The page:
Come and hear: The verse, And he defile his consecrated head3 refers to a ritually clean [nazirite] who contracts ritual defilement; it enjoins on such a one to remove his hair and sacrifice birdofferings, but [by implication] exempts one, who vows to become a nazirite at a graveside, from removing his hair and sacrificing bird-offerings. For you might argue a fortiori: if the ritually clean [nazirite] who contracts ritual defilement must remove his hair and sacrifice bird-offerings, all the more must one who commenced [his naziriteship] whilst defiled remove his hair and sacrifice bird-offerings; therefore the text says expressly, 'And he defile his consecrated head', [implying] that only the ritually clean [nazirite] who contracts ritual defilement is required by Scripture to remove his hair and sacrifice bird-offerings, but not the person who vowed to become a nazirite at a graveside. This proves then [that the latter is exempt].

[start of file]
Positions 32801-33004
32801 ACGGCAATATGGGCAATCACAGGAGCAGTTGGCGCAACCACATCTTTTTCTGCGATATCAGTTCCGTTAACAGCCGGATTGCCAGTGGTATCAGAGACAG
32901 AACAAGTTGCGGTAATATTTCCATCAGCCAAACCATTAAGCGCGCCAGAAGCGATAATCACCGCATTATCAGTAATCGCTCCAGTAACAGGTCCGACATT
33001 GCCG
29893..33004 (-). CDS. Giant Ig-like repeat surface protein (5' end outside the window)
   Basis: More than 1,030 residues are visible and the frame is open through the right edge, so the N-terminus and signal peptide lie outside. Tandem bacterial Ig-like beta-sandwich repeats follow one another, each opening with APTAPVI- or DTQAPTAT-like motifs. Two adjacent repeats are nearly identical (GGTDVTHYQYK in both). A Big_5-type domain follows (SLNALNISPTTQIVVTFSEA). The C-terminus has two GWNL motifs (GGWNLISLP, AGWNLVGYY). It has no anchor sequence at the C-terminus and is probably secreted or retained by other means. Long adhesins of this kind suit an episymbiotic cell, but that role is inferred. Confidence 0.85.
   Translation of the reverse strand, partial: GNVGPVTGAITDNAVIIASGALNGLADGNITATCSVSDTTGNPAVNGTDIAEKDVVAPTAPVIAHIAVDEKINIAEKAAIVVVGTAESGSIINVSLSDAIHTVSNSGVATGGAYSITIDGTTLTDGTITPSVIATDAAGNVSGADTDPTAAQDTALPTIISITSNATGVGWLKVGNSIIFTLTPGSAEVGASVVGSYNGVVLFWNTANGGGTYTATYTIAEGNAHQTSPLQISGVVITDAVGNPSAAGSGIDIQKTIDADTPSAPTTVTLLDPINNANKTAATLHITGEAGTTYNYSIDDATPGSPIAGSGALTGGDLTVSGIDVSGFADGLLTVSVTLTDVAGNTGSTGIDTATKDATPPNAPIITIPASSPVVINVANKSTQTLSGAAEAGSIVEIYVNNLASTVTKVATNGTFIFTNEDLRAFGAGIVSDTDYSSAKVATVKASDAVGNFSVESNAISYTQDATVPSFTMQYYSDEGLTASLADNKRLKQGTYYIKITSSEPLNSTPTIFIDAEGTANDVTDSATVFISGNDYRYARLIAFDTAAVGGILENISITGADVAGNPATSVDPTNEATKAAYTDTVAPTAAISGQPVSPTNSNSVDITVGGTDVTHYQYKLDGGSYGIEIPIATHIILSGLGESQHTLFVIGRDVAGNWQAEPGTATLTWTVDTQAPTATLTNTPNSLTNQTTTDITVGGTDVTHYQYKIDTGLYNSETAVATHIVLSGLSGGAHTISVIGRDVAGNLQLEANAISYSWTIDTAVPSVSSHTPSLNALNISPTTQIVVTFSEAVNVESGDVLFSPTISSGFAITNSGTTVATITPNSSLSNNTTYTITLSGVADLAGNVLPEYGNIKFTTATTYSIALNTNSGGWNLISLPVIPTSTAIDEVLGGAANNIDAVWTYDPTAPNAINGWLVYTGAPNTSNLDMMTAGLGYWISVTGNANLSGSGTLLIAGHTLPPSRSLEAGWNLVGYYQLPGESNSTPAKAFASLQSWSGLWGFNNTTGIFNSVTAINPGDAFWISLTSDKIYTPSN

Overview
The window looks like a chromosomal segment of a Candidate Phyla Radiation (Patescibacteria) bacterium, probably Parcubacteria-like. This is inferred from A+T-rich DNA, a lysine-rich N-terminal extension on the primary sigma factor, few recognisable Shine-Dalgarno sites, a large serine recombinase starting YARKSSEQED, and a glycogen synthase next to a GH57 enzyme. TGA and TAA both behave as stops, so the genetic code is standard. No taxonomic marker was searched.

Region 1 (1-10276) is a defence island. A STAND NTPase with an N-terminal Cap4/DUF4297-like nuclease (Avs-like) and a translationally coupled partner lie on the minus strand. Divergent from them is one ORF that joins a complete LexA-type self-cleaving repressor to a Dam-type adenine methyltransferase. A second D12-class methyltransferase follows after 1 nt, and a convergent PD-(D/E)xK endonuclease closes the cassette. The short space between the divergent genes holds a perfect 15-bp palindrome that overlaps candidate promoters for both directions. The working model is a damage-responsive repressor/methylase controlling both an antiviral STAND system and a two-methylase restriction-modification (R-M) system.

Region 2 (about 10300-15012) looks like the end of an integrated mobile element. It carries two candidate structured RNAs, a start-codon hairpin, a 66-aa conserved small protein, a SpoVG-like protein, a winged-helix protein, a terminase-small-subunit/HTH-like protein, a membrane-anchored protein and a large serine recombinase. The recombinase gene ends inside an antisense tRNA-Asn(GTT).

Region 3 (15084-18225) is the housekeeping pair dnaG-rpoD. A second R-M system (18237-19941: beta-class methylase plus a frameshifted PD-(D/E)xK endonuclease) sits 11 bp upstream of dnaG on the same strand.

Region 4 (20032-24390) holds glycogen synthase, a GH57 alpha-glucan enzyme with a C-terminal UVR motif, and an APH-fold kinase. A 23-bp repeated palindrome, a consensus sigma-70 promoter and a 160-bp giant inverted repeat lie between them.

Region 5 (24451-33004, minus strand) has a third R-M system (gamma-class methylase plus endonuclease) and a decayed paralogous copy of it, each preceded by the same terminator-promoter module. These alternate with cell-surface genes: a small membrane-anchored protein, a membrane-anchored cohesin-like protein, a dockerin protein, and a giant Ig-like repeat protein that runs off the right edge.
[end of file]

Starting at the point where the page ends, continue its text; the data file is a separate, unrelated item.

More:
Who is the author of the following dictum, taught by the Rabbis, [viz.,] The only difference between a ritually defiled person who makes a nazirite vow, and a ritually clean nazirite who contracts ritual defilement, is that the former reckons his seventh day [of purification] as part of his period [of naziriteship],4 whilst the latter does not reckon his seventh day as part of his [new] period? — R. Hisda said: It is Rabbi, for Rabbi has said that the naziriteship [after defilement] does not recommence until the eighth day of purification, for if you were to say it is R. Jose son of R. Judah, surely he holds that the naziriteship [after defilement] begins to operate on the seventh day of purification.
Where are these opinions of Rabbi and R. Jose son of R. Judah [to be found]? — It has been taught: And he shall hallow his head that same day;5 Rabbi says [that this refers to] the day on which he offers his sacrifices,6 but R. Jose son of R. Judah says [it refers] to the day on which he polls.7